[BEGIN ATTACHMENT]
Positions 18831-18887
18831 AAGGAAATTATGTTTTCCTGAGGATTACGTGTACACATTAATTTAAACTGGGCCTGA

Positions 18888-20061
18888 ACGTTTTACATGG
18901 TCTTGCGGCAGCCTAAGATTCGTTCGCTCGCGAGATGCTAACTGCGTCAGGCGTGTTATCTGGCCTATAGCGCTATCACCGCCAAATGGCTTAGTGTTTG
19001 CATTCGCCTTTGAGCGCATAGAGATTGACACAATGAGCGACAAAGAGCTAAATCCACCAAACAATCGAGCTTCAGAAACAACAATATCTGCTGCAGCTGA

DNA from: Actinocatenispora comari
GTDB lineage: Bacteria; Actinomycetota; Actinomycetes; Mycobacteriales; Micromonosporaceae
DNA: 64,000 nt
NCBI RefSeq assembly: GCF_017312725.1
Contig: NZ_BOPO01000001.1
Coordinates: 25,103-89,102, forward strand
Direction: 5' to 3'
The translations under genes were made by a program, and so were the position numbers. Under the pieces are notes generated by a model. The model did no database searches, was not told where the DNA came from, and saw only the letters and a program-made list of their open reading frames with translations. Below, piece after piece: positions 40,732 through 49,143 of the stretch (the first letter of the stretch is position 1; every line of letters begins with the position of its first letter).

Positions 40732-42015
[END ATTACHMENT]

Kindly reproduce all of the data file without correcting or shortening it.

Positions 18831-18887
18831 AAGGAAATTATGTTTTCCTGAGGATTACGTGTACACATTAATTTAAACTGGGCCTGA

Positions 18888-20061
18888 ACGTTTTACATGG
18901 TCTTGCGGCAGCCTAAGATTCGTTCGCTCGCGAGATGCTAACTGCGTCAGGCGTGTTATCTGGCCTATAGCGCTATCACCGCCAAATGGCTTAGTGTTTG
19001 CATTCGCCTTTGAGCGCATAGAGATTGACACAATGAGCGACAAAGAGCTAAATCCACCAAACAATCGAGCTTCAGAAACAACAATATCTGCTGCAGCTGA

DNA from: Actinocatenispora comari
GTDB lineage: Bacteria; Actinomycetota; Actinomycetes; Mycobacteriales; Micromonosporaceae
DNA: 64,000 nt
NCBI RefSeq assembly: GCF_017312725.1
Contig: NZ_BOPO01000001.1
Coordinates: 25,103-89,102, forward strand
Direction: 5' to 3'
The translations under genes were made by a program, and so were the position numbers. Under the pieces are notes generated by a model. The model did no database searches, was not told where the DNA came from, and saw only the letters and a program-made list of their open reading frames with translations. Below, piece after piece: positions 40,732 through 49,143 of the stretch (the first letter of the stretch is position 1; every line of letters begins with the position of its first letter).

Positions 40732-42015